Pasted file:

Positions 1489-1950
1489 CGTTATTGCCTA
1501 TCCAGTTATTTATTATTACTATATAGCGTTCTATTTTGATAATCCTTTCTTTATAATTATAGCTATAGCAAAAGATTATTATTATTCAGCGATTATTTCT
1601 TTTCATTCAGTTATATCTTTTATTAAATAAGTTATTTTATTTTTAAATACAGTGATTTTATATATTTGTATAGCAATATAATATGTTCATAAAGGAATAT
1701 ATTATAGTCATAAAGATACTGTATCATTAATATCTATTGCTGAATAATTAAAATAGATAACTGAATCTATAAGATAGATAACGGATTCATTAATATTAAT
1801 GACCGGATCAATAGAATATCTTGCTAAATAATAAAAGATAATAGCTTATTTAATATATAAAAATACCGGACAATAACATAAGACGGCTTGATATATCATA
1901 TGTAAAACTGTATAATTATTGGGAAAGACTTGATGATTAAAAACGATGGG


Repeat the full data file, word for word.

Positions 1489-1950
1489 CGTTATTGCCTA
1501 TCCAGTTATTTATTATTACTATATAGCGTTCTATTTTGATAATCCTTTCTTTATAATTATAGCTATAGCAAAAGATTATTATTATTCAGCGATTATTTCT
1601 TTTCATTCAGTTATATCTTTTATTAAATAAGTTATTTTATTTTTAAATACAGTGATTTTATATATTTGTATAGCAATATAATATGTTCATAAAGGAATAT
1701 ATTATAGTCATAAAGATACTGTATCATTAATATCTATTGCTGAATAATTAAAATAGATAACTGAATCTATAAGATAGATAACGGATTCATTAATATTAAT
1801 GACCGGATCAATAGAATATCTTGCTAAATAATAAAAGATAATAGCTTATTTAATATATAAAAATACCGGACAATAACATAAGACGGCTTGATATATCATA
1901 TGTAAAACTGTATAATTATTGGGAAAGACTTGATGATTAAAAACGATGGG